24:8, 10, 12 David bowed with his face to the ground and prostrated himself... `I will not stretch out my hand against my lord, for he is the LORD'S anointed.' ..."May the LORD judge between you and me, and may the LORD avenge me on you; but my hand shall not be against you." As I read this today, I thought about the fact that Jesus could have killed Satan with one word. But He didn't because Satan was the Lord's "anointed" for the task at hand-to test, refine, and eventually slay the Son of God so that He could be the Savior of the world. Consider a couple verses to that effect:
[Jesus to the leading priests and others who came to arrest Him] But this is your moment, the time when the power of darkness reigns." Luke 22:53
So even though Jesus was God's Son, he learned obedience from the things he suffered. Hebrews 5:8
Not only could Jesus have killed Satan but didn't so that a greater good could be accomplished, the same thing will happen again (cycles) with the anti-Christ. All are anointed for their purposes, whether for good or evil—even Saul, Pharaoh, and Judas. Remember, Judas was "chosen" by Jesus. The Bible is full of this theme. It is all part of His-Story! But clearly we see Jesus abdicated His throne (bowed momentarily) on the day He died so that we could live with Him forever!
24:15 "The LORD therefore be judge and decide between you and me; and may He see and plead my cause and deliver me from your hand." This reminds me of another verse: "Father, if it be your will, take this cup from me. But not my will, but Thy will be done."
24:19 "For if a man finds his enemy, will he let him go away safely?" Divine love, providence, and humility are above man.
24:20-22 "Now, behold, I know that you will surely be king, and that the kingdom of Israel will be established in your hand. So now swear to me by the LORD that you will not cut off my descendants after me and that you will not destroy my name from my father's household." ...David swore [agreement] to Saul. Saul acknowledges finally that David will be king, and David promises not to destroy Saul's household.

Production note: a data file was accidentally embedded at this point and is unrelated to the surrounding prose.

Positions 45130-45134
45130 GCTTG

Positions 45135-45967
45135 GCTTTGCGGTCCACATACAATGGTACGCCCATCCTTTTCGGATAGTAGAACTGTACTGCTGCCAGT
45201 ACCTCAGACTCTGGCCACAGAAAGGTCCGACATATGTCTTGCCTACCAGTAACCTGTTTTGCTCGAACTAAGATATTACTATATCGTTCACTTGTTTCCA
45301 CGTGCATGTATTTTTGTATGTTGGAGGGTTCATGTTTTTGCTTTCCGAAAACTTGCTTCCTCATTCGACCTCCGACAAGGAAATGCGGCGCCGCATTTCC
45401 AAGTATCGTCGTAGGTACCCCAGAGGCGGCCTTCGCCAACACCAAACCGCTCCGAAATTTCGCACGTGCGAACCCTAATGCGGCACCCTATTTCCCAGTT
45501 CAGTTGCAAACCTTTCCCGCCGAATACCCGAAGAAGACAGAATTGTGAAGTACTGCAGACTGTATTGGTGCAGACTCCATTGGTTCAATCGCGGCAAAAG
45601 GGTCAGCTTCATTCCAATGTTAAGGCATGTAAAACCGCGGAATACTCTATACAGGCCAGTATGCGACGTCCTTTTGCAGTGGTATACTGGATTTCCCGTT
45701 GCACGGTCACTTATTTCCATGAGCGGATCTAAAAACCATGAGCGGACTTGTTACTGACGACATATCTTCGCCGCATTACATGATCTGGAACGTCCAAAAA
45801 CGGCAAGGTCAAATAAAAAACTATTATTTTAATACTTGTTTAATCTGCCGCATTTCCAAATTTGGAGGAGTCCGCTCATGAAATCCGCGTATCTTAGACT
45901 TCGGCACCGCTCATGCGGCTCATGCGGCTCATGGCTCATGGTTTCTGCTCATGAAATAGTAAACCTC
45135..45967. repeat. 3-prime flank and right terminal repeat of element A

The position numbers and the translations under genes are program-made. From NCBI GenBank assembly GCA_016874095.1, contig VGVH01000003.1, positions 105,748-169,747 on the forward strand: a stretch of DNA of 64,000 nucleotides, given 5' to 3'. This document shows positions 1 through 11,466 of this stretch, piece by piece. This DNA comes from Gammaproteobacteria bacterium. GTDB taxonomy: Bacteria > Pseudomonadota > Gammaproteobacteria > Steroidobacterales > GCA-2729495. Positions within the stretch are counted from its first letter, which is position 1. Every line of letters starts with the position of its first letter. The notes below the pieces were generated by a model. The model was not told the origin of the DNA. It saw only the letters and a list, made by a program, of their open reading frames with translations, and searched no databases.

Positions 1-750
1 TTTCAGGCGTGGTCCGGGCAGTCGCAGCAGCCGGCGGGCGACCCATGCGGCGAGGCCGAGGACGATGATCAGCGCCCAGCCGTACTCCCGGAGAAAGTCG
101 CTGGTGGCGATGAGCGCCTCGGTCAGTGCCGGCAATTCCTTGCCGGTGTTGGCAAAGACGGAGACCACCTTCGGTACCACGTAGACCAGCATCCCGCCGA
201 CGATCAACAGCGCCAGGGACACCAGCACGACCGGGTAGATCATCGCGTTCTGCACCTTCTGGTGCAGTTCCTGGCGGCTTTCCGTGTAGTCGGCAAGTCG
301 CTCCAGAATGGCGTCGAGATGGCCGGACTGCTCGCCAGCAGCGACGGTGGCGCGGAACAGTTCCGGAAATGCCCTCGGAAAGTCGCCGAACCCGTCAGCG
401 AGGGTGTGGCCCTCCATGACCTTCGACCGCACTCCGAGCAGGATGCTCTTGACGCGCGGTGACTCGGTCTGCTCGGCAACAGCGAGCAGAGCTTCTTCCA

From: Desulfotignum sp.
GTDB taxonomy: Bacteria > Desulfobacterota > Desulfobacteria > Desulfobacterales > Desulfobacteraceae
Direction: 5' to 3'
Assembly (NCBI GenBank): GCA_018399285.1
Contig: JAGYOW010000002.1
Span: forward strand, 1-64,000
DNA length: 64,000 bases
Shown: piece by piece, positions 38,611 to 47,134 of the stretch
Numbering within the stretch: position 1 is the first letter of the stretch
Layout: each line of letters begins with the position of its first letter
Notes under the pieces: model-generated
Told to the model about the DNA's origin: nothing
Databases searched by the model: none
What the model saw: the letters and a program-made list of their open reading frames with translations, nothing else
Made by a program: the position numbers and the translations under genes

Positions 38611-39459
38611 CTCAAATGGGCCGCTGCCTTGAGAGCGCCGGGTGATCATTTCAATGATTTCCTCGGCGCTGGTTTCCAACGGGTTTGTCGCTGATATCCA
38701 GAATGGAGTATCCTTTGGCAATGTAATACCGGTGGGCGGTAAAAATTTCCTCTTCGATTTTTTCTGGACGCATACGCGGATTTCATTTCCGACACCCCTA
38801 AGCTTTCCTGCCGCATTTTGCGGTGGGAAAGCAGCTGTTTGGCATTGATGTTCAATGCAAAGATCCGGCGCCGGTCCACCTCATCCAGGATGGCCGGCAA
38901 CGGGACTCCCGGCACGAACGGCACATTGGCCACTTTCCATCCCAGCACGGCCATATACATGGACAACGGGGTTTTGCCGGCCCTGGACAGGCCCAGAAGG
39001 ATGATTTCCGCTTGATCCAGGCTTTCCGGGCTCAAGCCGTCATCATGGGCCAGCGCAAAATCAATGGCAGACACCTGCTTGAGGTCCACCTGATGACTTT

25:8 So David sent ten young men... [and told them to say], "Please give whatever you find at hand to your servants and to your son David."
Nabal's response: 25:10-11 "Who is David? And who is the son of Jesse? There are many servants today who are each breaking away from his master. Shall I then take my bread and my water and my meat that I have slaughtered for my shearers, and give it to men whose origin I do not know?"
This resonates with a couple NT passages. First, it reminds me of the parable in Matthew 25:31-46 where Jesus told about separating the sheep from the goats because the "goats" did not feed, clothe, and take care of his needy servants. When Nabal sees the men sent by David to get food because they are hungry, Nabal says, "Who is David? And who is the son of Jesse?" But look how the tables turn.
On that day, this will be the fate of Nabal (who I believe stands for the ones who were entrusted with the wealth to take care of those in need who "were Jesus"): "[Jesus] will separate them from one another, as the shepherd separates the sheep from the goats; and He will put the sheep on His right, and the goats on the left. "Then He will also say to those on His left, `Depart from Me, accursed ones, into the [age-during] fire...for I was hungry, and you gave Me nothing to eat; I was thirsty, and you gave Me nothing to drink; I was a stranger, and you did not invite Me in; naked, and you did not clothe Me...
"Then they themselves also will answer, `Lord, when did we see You hungry, or thirsty, or a stranger, or naked, or sick, or in prison, and did not take care of You?' "Then He will answer them, `Truly I say to you, to the extent that you did not do it to one of the least of these, you did not do it to Me.' "These will go away into [age-during] punishment, but the righteous into [age-during] life." Add to that: "Away from me, Nabal, I never knew you either..."
Did you notice that Nabal was a sheep and a goat farmer (vs. 2)? ☺
Abigail is a type of Bride (of Christ). I believe she is the Gentile Bride who recognizes the needs left coldly untouched by her greedy, ungrateful counterpart, and she does what she can to provide for the needy.
25:39 Then David sent a proposal to Abigail, to take her as his wife. I want to be Abigail! Like the woman at the well (another Bride type), Abigail gives great hope to those of us who have made our mistakes or are "used up." She was married to the unfaithful, but she turned away from her unbelieving husband, and chose to follow Christ instead. There is surely an encouraging story of redemption there. And as a widow, it was likely the custom that widows would remain alone, but David took her in.
116:15 The Lord's loved ones are precious to Him; it grieves him when they die. Compare to NASB: Precious in the sight of the LORD is the death of His godly ones. Just a little different feel!